Looking for my first property

7 Replies

Im almost done with college and looking for my first property. I have been fortunate in the fact I have no student debt and have saved enough for a down payment. My parents have a few rentals and I have seen their success with real estate. I am looking to buy a duplex and live in one half rent the other. My plan is to live in the duplex until I can acquire my next property then keep it and repeat the process. I have a job lined up but would like to work on building up a few properties. I have helped my dad with some remodeling work and I'm going to do any maintenance I can do myself.

I am trying to learn/read what I can because I have a few months before being done with school. If anyone has advice on what type of mortgage 15yr/30yr? I believe taking a 30 year is way to go with low interest rates and also what kind of downpayment would you suggest? Also how long do people usually plan to live in the duplex?

Minimize your down payment... cash makes real estate easy... it's possible to invest without it but SOOOOO much easier with it so conserve it when you can.

To get a conventional Owner Occupied loan you're generally expected to live in the property for at least a year.

Go with a 30 year mortgage.  The rate difference between 15 and 30 years is minimal.  If you wanted to pay down debt faster you could optionally pay extra each month.  Given today's low interest rates, most would say to simply save up the extra payments and use it for another property versus paying off the debt.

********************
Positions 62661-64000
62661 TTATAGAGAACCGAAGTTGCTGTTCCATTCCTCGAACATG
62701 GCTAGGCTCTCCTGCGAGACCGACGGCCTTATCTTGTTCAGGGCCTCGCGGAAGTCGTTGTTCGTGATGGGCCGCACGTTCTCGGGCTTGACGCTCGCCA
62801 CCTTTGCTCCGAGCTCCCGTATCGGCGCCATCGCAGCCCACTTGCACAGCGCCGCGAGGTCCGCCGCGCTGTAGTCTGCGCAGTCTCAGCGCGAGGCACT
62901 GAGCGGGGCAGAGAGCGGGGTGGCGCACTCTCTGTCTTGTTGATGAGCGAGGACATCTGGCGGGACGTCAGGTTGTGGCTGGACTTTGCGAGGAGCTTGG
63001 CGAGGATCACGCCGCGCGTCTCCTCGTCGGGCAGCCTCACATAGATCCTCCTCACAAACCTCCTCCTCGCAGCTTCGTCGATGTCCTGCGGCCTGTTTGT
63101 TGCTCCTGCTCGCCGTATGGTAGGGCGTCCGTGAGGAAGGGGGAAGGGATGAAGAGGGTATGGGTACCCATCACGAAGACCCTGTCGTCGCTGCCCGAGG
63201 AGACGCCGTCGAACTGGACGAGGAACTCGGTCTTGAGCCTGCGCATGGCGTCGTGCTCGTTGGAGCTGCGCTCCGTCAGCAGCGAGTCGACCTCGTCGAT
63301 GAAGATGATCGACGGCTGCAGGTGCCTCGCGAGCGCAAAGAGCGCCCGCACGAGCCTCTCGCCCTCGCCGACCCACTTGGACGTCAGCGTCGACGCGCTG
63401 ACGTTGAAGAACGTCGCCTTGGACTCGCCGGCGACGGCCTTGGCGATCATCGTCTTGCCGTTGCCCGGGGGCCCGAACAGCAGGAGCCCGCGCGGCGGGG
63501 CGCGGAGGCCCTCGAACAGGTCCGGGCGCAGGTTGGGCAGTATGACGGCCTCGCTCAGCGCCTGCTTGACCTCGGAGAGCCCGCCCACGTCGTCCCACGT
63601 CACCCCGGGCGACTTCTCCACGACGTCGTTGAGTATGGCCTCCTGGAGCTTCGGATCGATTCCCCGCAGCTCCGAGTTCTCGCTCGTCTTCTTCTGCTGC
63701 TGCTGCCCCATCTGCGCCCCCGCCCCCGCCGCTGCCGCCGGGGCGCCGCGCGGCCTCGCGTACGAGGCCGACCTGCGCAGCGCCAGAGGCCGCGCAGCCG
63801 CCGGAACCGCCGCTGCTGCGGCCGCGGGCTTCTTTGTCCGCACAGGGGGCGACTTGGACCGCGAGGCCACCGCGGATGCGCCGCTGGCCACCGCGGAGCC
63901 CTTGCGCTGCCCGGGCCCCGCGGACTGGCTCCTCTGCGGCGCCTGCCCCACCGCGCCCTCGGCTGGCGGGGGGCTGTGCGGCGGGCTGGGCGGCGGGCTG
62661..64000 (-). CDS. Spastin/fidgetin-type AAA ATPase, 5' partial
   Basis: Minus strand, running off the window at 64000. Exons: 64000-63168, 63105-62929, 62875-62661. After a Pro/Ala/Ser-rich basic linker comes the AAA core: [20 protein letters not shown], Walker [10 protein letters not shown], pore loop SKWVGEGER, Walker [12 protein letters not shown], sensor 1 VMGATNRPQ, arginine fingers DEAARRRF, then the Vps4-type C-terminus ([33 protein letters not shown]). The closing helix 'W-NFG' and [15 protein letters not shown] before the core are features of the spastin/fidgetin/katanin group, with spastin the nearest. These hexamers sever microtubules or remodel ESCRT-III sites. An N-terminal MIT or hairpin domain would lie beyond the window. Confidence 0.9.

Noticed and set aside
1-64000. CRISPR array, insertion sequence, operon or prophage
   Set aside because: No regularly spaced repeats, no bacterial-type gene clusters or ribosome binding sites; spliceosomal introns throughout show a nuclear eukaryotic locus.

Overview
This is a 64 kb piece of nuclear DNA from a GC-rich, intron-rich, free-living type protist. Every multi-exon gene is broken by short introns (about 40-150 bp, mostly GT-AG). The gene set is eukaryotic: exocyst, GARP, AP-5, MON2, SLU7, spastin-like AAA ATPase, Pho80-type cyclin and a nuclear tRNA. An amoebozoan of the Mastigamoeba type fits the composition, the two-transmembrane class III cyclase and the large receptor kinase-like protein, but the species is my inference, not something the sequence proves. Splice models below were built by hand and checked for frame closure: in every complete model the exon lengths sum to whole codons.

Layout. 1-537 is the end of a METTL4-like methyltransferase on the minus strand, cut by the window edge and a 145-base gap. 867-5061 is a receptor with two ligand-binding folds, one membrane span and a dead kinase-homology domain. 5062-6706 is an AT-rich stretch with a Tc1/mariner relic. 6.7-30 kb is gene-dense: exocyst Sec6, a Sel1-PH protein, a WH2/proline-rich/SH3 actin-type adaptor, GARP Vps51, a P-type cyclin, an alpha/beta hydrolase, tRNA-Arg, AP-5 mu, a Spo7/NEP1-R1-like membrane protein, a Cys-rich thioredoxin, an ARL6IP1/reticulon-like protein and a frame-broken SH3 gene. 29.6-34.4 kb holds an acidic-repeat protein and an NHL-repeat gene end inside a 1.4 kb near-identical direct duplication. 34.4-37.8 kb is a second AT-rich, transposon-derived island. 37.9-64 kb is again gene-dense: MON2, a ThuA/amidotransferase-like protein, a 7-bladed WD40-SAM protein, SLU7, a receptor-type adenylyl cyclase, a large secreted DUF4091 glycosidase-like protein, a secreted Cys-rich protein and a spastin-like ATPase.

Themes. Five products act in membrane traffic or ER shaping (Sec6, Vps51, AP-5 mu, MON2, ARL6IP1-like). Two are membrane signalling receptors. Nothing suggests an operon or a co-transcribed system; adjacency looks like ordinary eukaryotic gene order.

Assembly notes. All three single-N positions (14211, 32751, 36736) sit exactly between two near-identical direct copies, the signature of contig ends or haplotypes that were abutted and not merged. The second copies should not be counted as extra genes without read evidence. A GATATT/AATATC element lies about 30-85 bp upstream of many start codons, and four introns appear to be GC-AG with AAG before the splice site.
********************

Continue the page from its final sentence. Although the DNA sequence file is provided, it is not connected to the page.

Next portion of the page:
Understand with CAPEX and other expenses, few duplexes would cash flow with you living in half the units. You might want to look a bit larger (up to a 4plex) where you'd still get 75% of the rent. If you can find a solid enough investment on that front (say 2% of purchase price in rents)... even living in 1 unit, the other 3 would provide enough income to cash flow. They also help you maximize your leverage (10 $150k loans versus 10 $50k loans).

Originally posted by @Nathan Emmert :

Minimize your down payment... cash makes real estate easy... it's possible to invest without it but SOOOOO much easier with it so conserve it when you can.

To get a conventional Owner Occupied loan you're generally expected to live in the property for at least a year.

Go with a 30 year mortgage.  The rate difference between 15 and 30 years is minimal.  If you wanted to pay down debt faster you could optionally pay extra each month.  Given today's low interest rates, most would say to simply save up the extra payments and use it for another property versus paying off the debt.

Understand with CAPEX and other expenses, few duplexes would cash flow with you living in half the units. You might want to look a bit larger (up to a 4plex) where you'd still get 75% of the rent. If you can find a solid enough investment on that front (say 2% of purchase price in rents)... even living in 1 unit, the other 3 would provide enough income to cash flow. They also help you maximize your leverage (10 $150k loans versus 10 $50k loans).